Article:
Like Walcott, there are still questions whether he will be a reliable goal scorer, though (also like Walcott) a change may be necessary to bring out that potential. For the Arsenal man, a long-pined for move to the middle seems to have sparked his output. For Sturridge, relocating west may do the trick.

The price is unconfirmed, but if it is £12 million, Liverpool’s paying a Three Lions tariff. Sturridge would only be able to command two-thirds of that were he born outside England (or, perhaps, Great Britain). Another player who’d spent the better part of six seasons deflating expectations would be seen as a project, not an eight-figure buy. Given Sturridge was lured to Chelsea on reasonably high wages in the first place, this deal may still prove costly after the player’s settled on Mersey.

If the price is lower, the Sturridge signing becomes a reasonable move. He’s a talented player that fits a need. Moving into Brendan Rodgers’ system, Sturridge may be forced to develop the parts of his game that have, to this point, kept him from making the impact expected when he left Eastlands.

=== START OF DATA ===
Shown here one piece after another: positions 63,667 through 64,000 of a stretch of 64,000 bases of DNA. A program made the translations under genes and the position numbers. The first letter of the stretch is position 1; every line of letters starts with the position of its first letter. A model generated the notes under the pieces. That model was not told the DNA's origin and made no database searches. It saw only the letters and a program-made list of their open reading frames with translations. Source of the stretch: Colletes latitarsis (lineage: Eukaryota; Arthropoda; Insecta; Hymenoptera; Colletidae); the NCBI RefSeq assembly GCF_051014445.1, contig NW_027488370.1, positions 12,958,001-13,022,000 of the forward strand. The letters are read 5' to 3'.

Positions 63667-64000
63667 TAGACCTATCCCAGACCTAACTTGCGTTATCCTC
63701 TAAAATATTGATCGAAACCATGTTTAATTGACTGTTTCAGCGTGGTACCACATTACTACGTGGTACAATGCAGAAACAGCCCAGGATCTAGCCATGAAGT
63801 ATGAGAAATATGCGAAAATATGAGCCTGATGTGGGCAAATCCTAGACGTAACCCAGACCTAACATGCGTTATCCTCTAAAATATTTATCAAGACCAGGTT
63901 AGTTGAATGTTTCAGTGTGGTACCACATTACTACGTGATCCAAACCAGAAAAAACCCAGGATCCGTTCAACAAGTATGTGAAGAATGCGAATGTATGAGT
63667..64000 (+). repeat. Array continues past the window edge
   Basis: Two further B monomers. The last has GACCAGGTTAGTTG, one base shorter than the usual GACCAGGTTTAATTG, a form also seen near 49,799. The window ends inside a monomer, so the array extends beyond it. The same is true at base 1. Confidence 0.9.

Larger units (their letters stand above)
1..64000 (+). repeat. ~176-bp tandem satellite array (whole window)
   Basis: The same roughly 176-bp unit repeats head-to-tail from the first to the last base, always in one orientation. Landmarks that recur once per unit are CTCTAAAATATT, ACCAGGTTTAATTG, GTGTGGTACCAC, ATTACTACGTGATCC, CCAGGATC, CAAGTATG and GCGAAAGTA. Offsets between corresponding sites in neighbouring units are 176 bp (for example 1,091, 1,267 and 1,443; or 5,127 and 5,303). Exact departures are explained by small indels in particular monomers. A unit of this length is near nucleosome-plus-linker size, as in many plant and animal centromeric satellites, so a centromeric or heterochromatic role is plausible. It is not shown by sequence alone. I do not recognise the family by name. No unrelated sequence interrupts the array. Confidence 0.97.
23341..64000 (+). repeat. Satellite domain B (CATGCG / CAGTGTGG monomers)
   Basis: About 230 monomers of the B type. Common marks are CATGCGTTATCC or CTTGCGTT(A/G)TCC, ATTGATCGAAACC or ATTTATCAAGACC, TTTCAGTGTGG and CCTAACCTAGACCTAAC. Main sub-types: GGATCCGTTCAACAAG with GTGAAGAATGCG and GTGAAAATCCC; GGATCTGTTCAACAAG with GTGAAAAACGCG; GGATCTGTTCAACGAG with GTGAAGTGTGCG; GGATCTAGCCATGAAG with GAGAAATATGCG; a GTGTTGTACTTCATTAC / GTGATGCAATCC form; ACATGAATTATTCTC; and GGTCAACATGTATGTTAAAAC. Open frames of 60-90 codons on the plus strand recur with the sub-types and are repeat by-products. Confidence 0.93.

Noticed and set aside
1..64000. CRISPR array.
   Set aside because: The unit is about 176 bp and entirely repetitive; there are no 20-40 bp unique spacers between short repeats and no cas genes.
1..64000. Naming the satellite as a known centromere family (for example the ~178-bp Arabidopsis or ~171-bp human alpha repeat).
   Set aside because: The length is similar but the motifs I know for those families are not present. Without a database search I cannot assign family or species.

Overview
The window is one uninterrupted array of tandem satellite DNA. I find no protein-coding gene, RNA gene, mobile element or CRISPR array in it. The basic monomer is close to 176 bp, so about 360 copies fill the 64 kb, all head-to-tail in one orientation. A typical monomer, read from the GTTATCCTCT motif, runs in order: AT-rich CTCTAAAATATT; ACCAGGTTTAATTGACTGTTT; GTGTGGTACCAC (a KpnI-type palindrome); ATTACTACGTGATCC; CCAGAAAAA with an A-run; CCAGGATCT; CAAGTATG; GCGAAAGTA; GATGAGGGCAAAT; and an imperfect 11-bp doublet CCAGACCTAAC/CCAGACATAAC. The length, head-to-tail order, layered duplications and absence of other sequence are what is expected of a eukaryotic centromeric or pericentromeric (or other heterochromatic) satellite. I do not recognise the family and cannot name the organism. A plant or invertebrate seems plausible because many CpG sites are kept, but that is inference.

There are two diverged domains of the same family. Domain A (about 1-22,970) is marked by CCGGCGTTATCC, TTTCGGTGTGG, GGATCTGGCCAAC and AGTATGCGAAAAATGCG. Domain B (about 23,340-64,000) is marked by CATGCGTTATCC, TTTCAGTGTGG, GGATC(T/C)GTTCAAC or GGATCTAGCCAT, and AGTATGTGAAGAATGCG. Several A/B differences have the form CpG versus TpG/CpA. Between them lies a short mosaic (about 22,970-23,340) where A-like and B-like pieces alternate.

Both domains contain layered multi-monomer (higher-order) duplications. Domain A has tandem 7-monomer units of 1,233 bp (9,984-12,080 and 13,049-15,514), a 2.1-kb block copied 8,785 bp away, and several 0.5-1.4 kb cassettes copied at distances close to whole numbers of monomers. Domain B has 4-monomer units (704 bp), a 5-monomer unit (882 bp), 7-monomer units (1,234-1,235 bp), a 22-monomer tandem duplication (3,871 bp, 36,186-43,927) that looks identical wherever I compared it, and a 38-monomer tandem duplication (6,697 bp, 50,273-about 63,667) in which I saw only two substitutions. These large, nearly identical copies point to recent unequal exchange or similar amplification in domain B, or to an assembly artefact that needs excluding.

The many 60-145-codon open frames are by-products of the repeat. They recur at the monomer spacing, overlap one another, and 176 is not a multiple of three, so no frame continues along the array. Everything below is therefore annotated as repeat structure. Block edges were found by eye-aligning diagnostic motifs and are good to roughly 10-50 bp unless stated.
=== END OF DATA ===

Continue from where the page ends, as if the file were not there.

New Zealand women footballers rebel against national coach

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Wellington, New Zealand (AP) Only weeks after New Zealand Football made headlines by signing a revolutionary equal pay deal with its female players, the organization is facing a mutiny by members of its women’s team against the national coach.

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New Zealand Football confirmed on Tuesday it had received a letter signed by a number of New Zealand players complaining about the methods and tactics employed by Austria-born coach Andreas Heraf.

The complaints follow the New Zealand team’s recent 3-1 loss at home to Japan. Heraf angered his players, and fans of the Football Ferns national team, by taking an entirely defensive game plan into the rare home international.